Americans are less healthy across their entire life span than citizens of 16 other wealthy nations, according to National Academies Press’ report
On May 8, 2013 Rutgers SMLR held its 8th annual Labor and Management Conference at the Labor Education Center. This year’s event was focused on facilitating a discussion on “Health, Well-being and Work,” namely the health and well-being status of workers and its relationship to work.
According to a new report by the National Academies Press, Americans are less healthy across their entire life span than citizens of 16 other wealthy nations; yet, the United States has the most expensive health care system in the world ($2.6 trillion a year).
The conference speakers addressed several issues negatively affecting workers, many of whom are overworked and overstressed. They include drug and alcohol abuse, poor dietary habits, and income inequality. Michael O’Donnell, Ph.D., MBA, MPH, was the keynote speaker. Dr. O’Donnell, director of the Health Management Research Center at the University of Michigan, shared a framework to develop effective organizations and change individual health behavior.
“We must help people to embrace their passions and achieve their aspirations through health,” says Dr. O’Donnell.
He believes that when employers embrace workers as whole beings and engage them with health assessments and financial incentives for health promotion, they will find champions who will spread the word about their organization and healthy habits.
“Leading a healthy and productive life is not easy. It’s hard to get people to change their behavior,” says Dr. Ron Goetzel, Ph.D., M.A., director of the Emory University Institute for Health and Productivity Studies (IHPS) and vice president of Consulting and Applied Research for Thomson Reuters, who spoke at the conference.
Dr. Goetzel shared 10 modifiable health risks associated with employer-employee health care cost and discussed how health promotion programs can prevent diseases caused (at least partially) by lifestyle, such as obesity and hypertension, thereby decreasing the amount of money spent on health care.
Paul A. Landsbergis; Ph.D., Ed.D., MPH; a LSER alumnus and associate professor in the Department of Environmental and Occupational Health Sciences at SUNY Downstate’s School of Public Health, also gave a talk. He discussed the impact of work organization and job design on health, health behavior, and collective bargaining approaches.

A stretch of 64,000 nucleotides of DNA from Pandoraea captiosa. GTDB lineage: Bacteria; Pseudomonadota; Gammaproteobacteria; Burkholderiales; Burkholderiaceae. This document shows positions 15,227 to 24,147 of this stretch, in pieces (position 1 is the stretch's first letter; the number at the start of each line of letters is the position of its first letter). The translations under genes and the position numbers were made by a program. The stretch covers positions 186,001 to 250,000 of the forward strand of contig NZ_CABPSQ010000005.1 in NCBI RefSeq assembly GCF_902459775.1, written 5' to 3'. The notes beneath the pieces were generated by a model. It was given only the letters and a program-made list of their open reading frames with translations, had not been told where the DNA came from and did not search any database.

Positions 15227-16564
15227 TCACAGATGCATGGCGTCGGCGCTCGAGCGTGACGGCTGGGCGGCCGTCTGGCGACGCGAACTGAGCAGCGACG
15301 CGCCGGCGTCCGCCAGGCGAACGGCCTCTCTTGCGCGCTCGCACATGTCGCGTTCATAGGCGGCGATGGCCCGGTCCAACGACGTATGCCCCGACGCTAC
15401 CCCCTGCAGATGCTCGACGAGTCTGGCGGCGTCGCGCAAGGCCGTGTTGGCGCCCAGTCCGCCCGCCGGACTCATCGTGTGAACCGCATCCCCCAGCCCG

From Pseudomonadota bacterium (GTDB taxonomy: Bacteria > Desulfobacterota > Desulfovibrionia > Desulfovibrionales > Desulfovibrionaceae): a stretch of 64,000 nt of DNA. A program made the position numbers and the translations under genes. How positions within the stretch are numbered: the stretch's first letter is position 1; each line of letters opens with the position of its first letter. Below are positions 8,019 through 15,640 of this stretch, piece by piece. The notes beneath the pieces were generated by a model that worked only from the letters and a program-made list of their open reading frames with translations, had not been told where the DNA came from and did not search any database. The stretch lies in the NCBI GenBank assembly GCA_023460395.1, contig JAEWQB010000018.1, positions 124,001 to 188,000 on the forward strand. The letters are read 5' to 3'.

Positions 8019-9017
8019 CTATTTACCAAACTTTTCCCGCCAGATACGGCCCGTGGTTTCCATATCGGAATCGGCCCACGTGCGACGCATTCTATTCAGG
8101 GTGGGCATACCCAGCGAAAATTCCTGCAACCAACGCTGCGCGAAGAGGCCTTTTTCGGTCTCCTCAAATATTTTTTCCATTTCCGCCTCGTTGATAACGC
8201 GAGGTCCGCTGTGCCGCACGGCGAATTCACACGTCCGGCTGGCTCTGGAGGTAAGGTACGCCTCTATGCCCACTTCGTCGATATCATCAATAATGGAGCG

In addition to the speeches, a panel of leading wellness advocates and professionals discussed best practices in the workplace. Members included:
Padma Arvind, M.B.A, Ph.D., director of the New Jersey Healthcare Talent Network, who served as the panel’s moderator.
Mary Horbelt, the secretary of Central Division Council, OPEIU Local 153. Ms. Horbelt is the markout hub specialist for PSEG.
Joanne Kinsey, MS, CFCS, the family and community health sciences educator of the Rutgers Cooperative Extension in Atlantic and Ocean Counties.
Kathleen B. Kostecki, M.B.A, the health & welfare manager for Public Service Enterprise Group (PSEG).
Amy E. Whelton, M.B.A, GBA, a member of Horizon Blue Cross Blue Shield of New Jersey's marketing and product development team. Ms. Whelton is responsible for the development and implementation of a number of health and wellness initiatives, including worksite wellness and EAP programming.
Siobhan Gibbons, Ed.D., staff psychologist at Rutgers University and an expert in mindfulness-based stress reduction (MBSR), led an innovative session on mindfulness meditation, a cost effective approach to stress reduction that has been successful in improving people's physical health and emotional well-being. Ms. Gibbons explained ways in which attendees can use intentional awareness of all of their thoughts, feelings, and physical sensation of what is going on around them to reduce stress and gain insight in problem solving.
The“Health, Well-being and Work” conference was organized by Labor Education and Research Now (LEARN), which offers a wide range of noncredit and continuing education training programs for union members and management representatives, as well as the organizations and professions that are associated with these groups. LEARN students are emerging leaders across the state of New Jersey who want to enhance their personal knowledge and workplace skills.